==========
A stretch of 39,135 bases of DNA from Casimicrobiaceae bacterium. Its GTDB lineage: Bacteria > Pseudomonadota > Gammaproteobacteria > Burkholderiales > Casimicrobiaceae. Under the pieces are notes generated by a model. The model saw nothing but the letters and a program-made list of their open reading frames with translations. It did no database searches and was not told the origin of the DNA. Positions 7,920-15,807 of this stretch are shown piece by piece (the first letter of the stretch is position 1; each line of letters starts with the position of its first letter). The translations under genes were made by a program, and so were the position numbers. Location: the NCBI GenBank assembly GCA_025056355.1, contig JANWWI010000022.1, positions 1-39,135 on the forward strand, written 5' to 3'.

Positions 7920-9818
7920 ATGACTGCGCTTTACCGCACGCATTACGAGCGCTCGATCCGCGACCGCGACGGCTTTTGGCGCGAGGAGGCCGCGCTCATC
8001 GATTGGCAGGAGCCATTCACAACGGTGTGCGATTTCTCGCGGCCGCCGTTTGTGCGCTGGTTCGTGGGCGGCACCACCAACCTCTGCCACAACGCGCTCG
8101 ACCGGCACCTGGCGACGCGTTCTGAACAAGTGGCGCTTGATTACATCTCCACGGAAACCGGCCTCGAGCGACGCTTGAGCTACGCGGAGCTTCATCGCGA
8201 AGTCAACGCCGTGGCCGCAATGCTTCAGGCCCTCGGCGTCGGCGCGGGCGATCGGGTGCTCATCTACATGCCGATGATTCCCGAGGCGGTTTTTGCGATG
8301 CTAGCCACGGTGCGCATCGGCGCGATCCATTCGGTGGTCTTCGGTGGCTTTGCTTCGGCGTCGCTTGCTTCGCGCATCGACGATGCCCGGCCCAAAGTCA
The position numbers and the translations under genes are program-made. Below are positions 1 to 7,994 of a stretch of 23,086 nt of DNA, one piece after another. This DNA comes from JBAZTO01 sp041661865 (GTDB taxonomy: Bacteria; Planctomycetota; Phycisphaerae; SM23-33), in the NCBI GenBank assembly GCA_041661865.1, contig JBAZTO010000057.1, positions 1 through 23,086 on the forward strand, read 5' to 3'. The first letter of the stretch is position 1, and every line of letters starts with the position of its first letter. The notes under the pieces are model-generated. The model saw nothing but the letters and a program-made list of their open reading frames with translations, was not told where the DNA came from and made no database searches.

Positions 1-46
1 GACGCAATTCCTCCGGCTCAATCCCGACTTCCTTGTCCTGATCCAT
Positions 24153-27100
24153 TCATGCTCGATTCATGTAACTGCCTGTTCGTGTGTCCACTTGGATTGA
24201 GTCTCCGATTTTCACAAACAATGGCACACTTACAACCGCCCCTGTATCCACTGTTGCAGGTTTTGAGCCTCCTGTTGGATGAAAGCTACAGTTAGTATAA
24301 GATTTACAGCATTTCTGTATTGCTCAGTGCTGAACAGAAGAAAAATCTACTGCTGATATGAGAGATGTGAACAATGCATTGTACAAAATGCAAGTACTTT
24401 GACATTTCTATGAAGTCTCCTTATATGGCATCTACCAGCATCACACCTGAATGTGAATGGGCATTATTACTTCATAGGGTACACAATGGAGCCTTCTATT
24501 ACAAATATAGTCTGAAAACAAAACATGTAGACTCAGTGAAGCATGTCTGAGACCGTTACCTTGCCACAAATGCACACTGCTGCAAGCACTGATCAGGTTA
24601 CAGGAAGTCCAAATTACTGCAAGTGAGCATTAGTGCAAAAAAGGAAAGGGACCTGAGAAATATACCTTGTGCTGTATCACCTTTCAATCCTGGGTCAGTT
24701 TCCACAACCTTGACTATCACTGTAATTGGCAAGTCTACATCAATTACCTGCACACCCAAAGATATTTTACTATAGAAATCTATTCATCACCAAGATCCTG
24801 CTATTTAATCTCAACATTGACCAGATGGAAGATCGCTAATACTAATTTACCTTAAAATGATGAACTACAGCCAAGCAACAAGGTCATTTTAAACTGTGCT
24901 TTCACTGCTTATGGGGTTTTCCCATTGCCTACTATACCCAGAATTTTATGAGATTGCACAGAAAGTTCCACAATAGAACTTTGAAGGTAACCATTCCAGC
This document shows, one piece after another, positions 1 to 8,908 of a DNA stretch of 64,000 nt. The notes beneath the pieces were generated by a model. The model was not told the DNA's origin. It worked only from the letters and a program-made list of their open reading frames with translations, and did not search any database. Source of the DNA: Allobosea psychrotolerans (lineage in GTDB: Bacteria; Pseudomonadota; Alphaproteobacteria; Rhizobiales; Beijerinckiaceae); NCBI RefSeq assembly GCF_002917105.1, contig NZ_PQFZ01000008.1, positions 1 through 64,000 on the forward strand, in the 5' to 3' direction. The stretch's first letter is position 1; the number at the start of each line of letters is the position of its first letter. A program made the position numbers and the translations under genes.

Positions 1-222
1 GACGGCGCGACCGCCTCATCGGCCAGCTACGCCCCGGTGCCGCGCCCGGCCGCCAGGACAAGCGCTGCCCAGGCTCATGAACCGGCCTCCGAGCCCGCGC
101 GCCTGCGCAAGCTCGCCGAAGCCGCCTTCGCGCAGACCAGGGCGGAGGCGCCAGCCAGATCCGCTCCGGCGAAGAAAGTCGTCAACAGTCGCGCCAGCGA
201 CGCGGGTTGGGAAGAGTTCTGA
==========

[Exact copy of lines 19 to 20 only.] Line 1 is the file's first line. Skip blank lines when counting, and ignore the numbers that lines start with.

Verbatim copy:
24801 CTATTTAATCTCAACATTGACCAGATGGAAGATCGCTAATACTAATTTACCTTAAAATGATGAACTACAGCCAAGCAACAAGGTCATTTTAAACTGTGCT
24901 TTCACTGCTTATGGGGTTTTCCCATTGCCTACTATACCCAGAATTTTATGAGATTGCACAGAAAGTTCCACAATAGAACTTTGAAGGTAACCATTCCAGC